CDC has committed to sharing the latest information on Zika virus as it becomes available. On February 5, 2016, CDC published interim recommendations for protecting people against sexual transmission of Zika virus. This guidance was issued after lab confirmation of Zika virus infection in a U.S. non-traveler, which was linked to sexual contact with an infected partner.
CDC and state public health departments are now investigating 14 new reports of possible sexual transmission of Zika virus, including several involving pregnant women. In two of the new suspected sexual transmission events, Zika virus infection has been confirmed in women whose only known risk factor was sexual contact with an ill male partner who had recently traveled to an area with local Zika virus transmission; testing for the male partners is still pending. For four additional suspected sexual transmission events, preliminary laboratory evidence (IgM antibody test) is available for the women, but confirmatory tests are pending. For eight other suspected events, the investigation is ongoing. In all events for which information is available, travelers were men and reported symptom onset was within 2 weeks before the non-traveling female partner’s symptoms began. Like previously reported cases of sexual transmission, these cases involve possible transmission of the virus from men to their sex partners. At this time, there is no evidence that women can transmit Zika virus to their sex partners; however, more research is needed to understand this issue.
Although sexual transmission of Zika virus infection is possible, mosquito bites remain the primary way that Zika virus is transmitted. Because there currently is no vaccine or treatment for Zika virus, the best way to avoid Zika virus infection is to prevent mosquito bites.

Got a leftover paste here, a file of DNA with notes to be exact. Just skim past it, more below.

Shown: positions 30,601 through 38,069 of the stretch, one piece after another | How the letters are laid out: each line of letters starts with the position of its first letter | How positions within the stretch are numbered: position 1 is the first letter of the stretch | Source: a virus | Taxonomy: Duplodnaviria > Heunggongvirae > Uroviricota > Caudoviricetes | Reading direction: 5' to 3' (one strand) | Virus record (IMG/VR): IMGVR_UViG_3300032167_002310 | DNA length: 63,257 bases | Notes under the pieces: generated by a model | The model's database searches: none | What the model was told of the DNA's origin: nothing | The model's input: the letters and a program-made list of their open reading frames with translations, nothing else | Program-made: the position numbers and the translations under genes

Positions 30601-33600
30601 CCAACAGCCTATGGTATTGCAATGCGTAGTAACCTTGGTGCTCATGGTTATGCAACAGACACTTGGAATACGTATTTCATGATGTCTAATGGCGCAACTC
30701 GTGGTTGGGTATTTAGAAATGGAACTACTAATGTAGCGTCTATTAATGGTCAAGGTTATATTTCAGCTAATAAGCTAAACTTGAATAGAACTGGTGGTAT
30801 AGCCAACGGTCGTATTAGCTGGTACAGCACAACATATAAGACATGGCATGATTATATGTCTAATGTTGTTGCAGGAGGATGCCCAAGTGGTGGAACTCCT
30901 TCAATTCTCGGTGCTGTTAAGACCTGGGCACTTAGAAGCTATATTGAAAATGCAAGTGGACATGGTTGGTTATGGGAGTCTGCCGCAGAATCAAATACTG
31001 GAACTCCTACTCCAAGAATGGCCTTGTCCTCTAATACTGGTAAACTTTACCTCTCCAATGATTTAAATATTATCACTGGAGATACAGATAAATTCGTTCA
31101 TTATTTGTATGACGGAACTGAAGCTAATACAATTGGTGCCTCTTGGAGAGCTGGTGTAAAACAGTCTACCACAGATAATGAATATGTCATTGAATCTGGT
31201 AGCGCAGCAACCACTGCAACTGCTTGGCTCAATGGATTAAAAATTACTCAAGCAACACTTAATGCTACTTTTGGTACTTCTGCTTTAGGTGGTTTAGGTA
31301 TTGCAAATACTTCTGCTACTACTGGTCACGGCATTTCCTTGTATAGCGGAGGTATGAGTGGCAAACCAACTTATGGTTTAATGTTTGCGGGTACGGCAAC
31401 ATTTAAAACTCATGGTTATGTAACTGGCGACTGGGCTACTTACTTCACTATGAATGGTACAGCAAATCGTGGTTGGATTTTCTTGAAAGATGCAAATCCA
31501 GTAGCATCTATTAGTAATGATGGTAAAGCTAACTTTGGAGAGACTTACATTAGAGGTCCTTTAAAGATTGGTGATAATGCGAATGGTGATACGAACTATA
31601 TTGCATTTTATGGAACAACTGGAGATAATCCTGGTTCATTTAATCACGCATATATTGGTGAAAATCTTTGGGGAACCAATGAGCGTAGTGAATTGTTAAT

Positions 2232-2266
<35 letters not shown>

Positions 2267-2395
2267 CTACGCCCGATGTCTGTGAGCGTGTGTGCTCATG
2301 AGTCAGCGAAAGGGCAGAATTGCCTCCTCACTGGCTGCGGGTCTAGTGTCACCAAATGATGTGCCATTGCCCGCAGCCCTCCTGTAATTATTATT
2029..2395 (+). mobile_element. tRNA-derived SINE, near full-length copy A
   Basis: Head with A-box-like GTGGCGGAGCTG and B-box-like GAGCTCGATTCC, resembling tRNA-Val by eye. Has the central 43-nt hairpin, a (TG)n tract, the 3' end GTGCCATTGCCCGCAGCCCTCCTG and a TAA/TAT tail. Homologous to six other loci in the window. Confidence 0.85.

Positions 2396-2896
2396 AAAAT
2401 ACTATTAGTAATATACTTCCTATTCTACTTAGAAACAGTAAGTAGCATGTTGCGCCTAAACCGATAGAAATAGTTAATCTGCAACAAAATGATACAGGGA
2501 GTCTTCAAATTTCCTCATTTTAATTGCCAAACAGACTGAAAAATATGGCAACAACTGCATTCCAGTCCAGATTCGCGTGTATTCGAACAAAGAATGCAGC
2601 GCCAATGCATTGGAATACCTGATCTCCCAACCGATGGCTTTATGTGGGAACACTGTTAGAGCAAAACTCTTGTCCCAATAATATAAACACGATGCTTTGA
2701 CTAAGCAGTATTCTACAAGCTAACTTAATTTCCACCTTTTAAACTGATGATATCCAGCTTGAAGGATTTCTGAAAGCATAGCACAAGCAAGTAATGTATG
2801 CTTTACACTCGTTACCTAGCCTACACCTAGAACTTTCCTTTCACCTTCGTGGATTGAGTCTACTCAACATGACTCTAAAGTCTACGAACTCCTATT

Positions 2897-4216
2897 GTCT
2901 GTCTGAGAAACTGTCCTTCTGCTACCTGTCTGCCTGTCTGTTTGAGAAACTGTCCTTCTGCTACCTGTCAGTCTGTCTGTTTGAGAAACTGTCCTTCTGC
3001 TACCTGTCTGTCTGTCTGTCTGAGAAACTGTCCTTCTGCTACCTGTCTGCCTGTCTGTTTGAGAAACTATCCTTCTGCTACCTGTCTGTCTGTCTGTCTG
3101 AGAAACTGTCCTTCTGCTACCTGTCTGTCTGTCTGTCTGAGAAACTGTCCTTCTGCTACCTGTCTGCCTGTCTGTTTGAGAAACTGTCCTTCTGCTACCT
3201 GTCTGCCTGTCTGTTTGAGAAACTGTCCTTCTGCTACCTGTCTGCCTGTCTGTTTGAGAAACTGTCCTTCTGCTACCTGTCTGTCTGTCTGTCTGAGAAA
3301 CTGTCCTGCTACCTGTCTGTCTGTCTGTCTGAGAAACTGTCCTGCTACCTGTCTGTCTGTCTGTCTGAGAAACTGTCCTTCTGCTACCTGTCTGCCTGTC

Because these new reports suggest sexual transmission may be a more likely means of transmission for Zika virus than previously considered, CDC issued a Health Advisory Notice (HAN) today to underscore the importance of adhering to the interim guidance published on February 5.
The CDC’s February 5 interim guidance includes:
Recommendations for pregnant women and men with pregnant sex partners who live in or have traveled to Zika-affected areas:
- Pregnant women and their male sex partners should discuss the male partner’s potential exposures and history of Zika-like illness with the pregnant woman’s health care provider (http://www.cdc.gov/zika/symptoms/). Providers should consult CDC’s guidelines for evaluation and testing of pregnant women.
- Men with a pregnant sex partner who reside in or have traveled to an area of active Zika virus transmission and their pregnant sex partners should use condoms the right way every time during sex (vaginal, anal, or oral) or abstain from sexual activity for the duration of the pregnancy. Using latex condoms the right way every time reduces the risk of sexual transmission of many infections, including those caused by other viruses.
Recommendations for non-pregnant women, and men with non-pregnant sex partners who live in or have traveled to Zika-affected areas:
- Couples in which a man resides in or has traveled to an area of active Zika virus transmission who are concerned about sexual transmission of Zika virus may consider using condoms the right way every time during sex or abstaining from sexual activity.
- Couples may consider several factors when making this complex and personal decision to use condoms or not have sex:
- Zika virus illness is usually mild. An estimated 4 out of 5 people infected never have symptoms; when symptoms occur they may last from several days to one week.
- The risk of Zika infection depends on how long and how much a person has been exposed to infected mosquitoes, and the steps taken to prevent mosquito bites while in an affected area.
- The science is not clear on how long the risk should be avoided. Research is now underway to answer this question as soon as possible. If you are trying to get pregnant, you may consider testing in discussion with your health care provider.
These investigations are preliminary, and CDC will continue to update its guidance as more information becomes available.